Considering he will playing lacrosse at the Division I collegiate level, it may be surprising how TJ Heagerty’s nickname came about.
The sophomore attackman at national power St. Anthony’s is known as “Dusty.” It’s a relatively new nickname — and it’s stuck.
“I got the nickname ‘Dusty’ in eighth grade when my friends and I were watching a video about the baseball manager Dusty Baker,” Heagerty said. “My friends thought it was funny how much I liked his name, so they started calling me ‘Dusty.’ ”
It’s a nickname Heagerty will undoubtedly still have when he arrives on campus. That campus will be in Ann Arbor, Mich.
Heagerty became Michigan’s second Class of 2016 commit when he verballed to the Wolverines last week, a decision first reported when it was made by Joe Lombardi on LaxLessons.com’s Lacrosse Insider premium coverage section.
The 5-foot-10, 140-pound Heagerty, a righty who plays club for Long Island Express Orange Barracudas 2016, attended Nike Bluechip and the summer Philly Showcase, where he was named an all-star. This past fall, he attended the Philly Showcase, where he was also selected to play in the all-star game.
You can watch his highlight reel here.
Now, here’s a Q&A with TJ on his commitment.
What were the main factors in your decision?
The main factor was Michigan’s strong academics. With a degree from Michigan, I will be able to open doors to my future that are endless.
The athletic tradition at Michigan was also a major draw. Not only will I be a part of a new lacrosse program, but also a sports tradition that goes back 100 years.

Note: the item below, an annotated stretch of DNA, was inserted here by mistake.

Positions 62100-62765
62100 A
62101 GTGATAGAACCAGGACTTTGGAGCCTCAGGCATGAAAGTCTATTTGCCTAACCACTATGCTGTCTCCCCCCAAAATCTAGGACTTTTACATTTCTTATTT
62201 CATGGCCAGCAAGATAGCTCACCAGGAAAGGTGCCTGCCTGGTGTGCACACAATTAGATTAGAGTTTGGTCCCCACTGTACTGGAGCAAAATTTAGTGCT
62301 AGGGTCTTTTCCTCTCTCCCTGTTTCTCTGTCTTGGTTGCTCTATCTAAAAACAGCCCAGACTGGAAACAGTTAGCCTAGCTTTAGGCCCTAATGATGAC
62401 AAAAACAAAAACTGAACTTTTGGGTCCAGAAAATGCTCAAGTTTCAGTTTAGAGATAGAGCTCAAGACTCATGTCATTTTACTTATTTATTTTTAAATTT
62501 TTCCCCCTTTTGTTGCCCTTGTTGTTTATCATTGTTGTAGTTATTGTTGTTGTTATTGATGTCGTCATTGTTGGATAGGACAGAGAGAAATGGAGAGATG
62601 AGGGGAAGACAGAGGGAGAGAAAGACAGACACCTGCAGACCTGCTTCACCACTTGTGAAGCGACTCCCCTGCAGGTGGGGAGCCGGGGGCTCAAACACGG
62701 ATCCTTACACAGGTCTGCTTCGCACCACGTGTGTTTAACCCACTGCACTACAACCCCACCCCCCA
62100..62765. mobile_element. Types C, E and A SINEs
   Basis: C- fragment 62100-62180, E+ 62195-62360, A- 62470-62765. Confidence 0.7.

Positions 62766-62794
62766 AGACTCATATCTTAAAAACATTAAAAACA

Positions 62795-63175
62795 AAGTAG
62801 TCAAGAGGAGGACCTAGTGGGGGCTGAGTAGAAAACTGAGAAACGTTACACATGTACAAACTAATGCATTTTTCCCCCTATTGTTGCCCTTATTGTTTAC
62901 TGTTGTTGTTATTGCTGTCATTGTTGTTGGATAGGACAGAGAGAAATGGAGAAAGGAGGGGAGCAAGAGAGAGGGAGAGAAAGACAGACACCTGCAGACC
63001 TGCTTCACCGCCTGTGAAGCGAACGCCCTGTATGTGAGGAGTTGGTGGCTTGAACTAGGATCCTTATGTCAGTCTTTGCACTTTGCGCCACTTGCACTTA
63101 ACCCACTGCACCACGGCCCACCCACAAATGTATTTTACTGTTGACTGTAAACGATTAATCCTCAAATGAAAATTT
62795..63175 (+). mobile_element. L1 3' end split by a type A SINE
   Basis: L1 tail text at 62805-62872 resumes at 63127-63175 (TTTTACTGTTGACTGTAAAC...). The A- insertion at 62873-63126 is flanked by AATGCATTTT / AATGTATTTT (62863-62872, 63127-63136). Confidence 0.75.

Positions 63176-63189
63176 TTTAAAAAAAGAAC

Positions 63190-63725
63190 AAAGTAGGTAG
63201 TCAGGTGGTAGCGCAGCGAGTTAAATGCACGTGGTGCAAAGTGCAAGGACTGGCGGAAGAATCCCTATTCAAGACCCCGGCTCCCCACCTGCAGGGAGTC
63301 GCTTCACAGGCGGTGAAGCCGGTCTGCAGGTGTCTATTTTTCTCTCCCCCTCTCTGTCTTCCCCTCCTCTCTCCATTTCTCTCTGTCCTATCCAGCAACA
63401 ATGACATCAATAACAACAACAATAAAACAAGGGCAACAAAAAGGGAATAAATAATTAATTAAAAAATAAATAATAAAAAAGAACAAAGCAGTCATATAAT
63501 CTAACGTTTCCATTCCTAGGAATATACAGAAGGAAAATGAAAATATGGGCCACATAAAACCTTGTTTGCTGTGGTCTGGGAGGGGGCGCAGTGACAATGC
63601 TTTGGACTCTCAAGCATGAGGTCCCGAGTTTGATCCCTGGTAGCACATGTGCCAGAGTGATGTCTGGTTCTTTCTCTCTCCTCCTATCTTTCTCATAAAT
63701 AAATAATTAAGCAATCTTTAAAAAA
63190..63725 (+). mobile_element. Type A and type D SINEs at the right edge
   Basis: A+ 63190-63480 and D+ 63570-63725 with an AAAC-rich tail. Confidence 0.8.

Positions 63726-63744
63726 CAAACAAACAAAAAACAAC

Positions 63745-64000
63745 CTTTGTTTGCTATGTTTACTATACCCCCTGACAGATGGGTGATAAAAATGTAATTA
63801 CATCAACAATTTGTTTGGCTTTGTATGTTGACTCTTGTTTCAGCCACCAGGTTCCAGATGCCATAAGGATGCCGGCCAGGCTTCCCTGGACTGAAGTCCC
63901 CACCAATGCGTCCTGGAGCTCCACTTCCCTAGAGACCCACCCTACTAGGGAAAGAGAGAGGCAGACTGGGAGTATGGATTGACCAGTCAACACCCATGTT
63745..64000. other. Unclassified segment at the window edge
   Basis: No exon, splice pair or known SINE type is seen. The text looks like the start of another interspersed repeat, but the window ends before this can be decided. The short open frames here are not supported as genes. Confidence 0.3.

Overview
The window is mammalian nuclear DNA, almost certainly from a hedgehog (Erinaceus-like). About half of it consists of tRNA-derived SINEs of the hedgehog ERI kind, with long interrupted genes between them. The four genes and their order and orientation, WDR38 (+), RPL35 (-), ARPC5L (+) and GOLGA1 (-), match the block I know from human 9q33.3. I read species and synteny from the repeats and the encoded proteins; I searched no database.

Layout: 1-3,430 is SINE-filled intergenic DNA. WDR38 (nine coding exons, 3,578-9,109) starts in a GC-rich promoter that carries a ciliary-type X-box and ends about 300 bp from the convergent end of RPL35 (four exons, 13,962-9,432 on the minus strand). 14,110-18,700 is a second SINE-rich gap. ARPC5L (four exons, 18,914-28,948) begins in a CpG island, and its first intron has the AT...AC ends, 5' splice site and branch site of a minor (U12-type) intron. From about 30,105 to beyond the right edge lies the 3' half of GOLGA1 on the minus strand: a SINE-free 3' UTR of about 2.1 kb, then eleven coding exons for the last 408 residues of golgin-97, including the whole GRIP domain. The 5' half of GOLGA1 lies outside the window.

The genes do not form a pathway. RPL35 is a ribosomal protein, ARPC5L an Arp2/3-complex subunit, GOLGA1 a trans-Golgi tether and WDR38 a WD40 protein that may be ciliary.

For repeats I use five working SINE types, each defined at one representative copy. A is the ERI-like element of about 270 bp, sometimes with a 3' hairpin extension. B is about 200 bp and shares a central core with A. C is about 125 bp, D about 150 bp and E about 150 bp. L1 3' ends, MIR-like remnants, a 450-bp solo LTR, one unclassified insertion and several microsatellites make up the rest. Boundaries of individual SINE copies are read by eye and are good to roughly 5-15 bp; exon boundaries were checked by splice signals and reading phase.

(Michigan Head) Coach (John) Paul, (Assistant) Coach (Ken) Broschart and (Assistant) Coach (Ryan) Danehy made me feel so comfortable during the recruiting process that I knew Michigan was the place for me.
What other schools were you considering and what schools did you visit?
Denver, St. Joe’s, Ohio State, Richmond, Lehigh and Villanova. I visited Denver, St. Joe’s, Richmond and Villanova.
What are your strengths as a player and how would you describe your style of play?
I can use both hands equally and my vision. I would describe my style of play as a guy who gets to the right spot at the right time and a dodger who keeps his head up to find the open man.
What area of your game do you need to work on?
An area of my game that I have worked hard on is not letting a bad play affect my next play. I use it as incentive now.
Any final thoughts?
First, I would like to thank my older brother Mike, who would always let me participate in all the pick-up sports he had with his friends.
Also I would like my to thank my coaches Mike Chanenchuk, Keith Wieczorek and George Powers.
Lastly, my parents for all the time they spend driving me to games, practices and tournaments.
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